The ACRL Research Planning and Review Committee developed a list of the top ten trends that are affecting academic libraries now and in the near future. This list was compiled based on an extensive review of current literature.

Thursday, 24 June 2010

Standardising and Measuring Graduate Abilities

Two large projects underway at the moment seem to indicate that quality of teaching may become increasingly important to regulators and universities.

The Australian Federal Government is introducing minimum standards for universities (and other bachelor degree providers) to develop in graduates in a project managed by ALTC discipline scholars. Standards are being developed in consultation with employers, professional bodies and higher education agencies on a discipline by discipline basis. In the Business area, Accounting standards are currently under discussion.
The standards will be administered by the Tertiary Education Quality and Standards Agency (TEQSA), which replaces the Australian University Qualities Agency (AUQA). More on TEQSA here:
And the Disciplines Setting Standards project here;

The OECD currently measures the abilities of school leavers as a way to benchmark the performance of education systems among member countries, and now they are aiming to measure university graduate abilities in a project that may significantly change international ranking systems, now based on research outputs. The report in the Australian Higher education section gives more details about this:

So where are libraries in all this? Are advocacy groups pushing for information literacy skills to be included as core graduate abilities by the ALTC? Will the OECD measure research skills or evaluation of information sources as core skills of graduates? If not, why not?

Monday, 21 June 2010

Closing the Digital Frontier

"The era of the Web browser’s dominance is coming to a close. And the Internet’s founding ideology—that information wants to be free, and that attempts to constrain it are not only hopeless but immoral— suddenly seems naive and stale in the new age of apps, smart phones, and pricing plans. What will this mean for the future of the media—and of the Web itself?"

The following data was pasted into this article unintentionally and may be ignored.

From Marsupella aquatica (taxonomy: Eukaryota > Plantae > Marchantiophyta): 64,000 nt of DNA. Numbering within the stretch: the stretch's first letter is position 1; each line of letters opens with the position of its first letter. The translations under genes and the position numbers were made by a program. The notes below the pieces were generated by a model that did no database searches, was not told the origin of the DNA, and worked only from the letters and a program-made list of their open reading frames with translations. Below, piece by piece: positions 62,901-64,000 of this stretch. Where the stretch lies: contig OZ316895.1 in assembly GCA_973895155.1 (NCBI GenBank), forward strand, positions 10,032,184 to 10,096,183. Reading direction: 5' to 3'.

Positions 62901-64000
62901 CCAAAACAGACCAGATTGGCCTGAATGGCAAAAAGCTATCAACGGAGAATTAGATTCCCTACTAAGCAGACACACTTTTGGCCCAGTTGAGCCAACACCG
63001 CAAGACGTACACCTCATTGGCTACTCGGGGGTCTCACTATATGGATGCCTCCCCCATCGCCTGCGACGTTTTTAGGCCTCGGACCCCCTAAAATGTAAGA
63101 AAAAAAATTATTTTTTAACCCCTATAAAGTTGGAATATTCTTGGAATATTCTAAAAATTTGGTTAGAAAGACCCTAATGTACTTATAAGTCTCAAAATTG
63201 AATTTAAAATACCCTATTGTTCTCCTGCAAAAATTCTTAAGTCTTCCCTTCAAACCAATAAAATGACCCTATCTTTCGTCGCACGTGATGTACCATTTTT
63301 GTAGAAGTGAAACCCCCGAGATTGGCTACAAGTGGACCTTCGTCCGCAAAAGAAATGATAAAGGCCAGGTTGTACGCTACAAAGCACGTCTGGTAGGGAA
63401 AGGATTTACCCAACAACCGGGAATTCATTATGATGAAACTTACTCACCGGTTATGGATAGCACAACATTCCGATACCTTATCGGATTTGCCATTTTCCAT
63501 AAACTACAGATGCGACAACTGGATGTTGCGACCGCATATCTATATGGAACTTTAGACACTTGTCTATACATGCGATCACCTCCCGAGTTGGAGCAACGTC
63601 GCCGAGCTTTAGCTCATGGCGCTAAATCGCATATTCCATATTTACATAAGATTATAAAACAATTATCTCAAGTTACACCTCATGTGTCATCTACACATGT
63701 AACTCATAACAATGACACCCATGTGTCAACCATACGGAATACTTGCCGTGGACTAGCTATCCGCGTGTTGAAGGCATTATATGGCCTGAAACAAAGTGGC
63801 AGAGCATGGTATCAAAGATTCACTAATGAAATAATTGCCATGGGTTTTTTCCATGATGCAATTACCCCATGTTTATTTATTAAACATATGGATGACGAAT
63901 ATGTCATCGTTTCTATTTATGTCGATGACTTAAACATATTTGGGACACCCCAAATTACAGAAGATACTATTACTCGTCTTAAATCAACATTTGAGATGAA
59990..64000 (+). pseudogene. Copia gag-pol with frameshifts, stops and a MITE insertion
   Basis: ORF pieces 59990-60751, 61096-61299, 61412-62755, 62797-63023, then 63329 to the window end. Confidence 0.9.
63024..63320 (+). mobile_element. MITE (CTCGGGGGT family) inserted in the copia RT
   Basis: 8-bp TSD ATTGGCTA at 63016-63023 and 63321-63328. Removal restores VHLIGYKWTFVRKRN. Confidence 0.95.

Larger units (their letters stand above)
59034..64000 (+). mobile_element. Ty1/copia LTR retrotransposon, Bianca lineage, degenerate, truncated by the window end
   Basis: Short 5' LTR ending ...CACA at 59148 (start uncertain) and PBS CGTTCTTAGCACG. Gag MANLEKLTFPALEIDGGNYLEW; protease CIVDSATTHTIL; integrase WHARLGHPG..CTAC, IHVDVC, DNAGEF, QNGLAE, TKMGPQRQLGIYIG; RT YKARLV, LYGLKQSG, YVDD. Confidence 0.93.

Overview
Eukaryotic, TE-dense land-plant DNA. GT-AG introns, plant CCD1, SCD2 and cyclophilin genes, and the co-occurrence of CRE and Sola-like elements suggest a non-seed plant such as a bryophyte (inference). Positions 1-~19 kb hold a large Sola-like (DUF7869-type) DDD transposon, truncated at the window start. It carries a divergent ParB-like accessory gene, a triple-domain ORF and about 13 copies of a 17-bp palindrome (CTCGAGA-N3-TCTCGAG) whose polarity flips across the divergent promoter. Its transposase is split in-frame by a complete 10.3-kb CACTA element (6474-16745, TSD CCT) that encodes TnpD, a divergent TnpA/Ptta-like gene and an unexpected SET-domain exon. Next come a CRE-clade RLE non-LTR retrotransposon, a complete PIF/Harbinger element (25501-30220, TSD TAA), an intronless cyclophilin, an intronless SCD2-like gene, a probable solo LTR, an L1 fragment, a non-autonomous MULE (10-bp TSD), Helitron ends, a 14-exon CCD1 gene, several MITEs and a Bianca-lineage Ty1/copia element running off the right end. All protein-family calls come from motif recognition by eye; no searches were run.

A well considered piece in The Atlantic, dissecting the cultural underpinnings of the rise of the internet and framing the battle between Google and Apple in an interesting way. Michael Hirschorn connects the idea of "Manifest Destiny", to the pioneers of the internet as a social idea, utopians from West Coast USA who proposed using the network of copper cables laid around the world to expand consciousness and build a new kind of ecology of ideas and information.

Well worth a read.

Friday, 18 June 2010

Morris Miller Library: Renovations Progress

Staff were invited to a tour of the half finished renovations in the Morris Miller Library, they're running slightly behind schedule but progressing well.

This will be the new students area, for computers, and the reference and reserve collections

The entrance to the new staff area

The Morris Miller Librarian's Office

The new eLab 1, a combined teaching and student work space

The view from the Liaison Librarian's part of the new staff work area

Friday, 11 June 2010

Librarianship on iTunesU

I've been downloading a variety of stuff from iTunesU for a while, and it's just incredible what is available. Whole course lecture series from the world's great Universities, guest lecturers that are the top names in their fields and all kinds of other stuff, and all for free.

I only thought to look for librarianship content recently though, and while there's not as much as if you're interested in learning about some other subject areas, there is still enough content to keep you busy for quite a while.

For more on how to access iTunesU and what's available, check out the link below: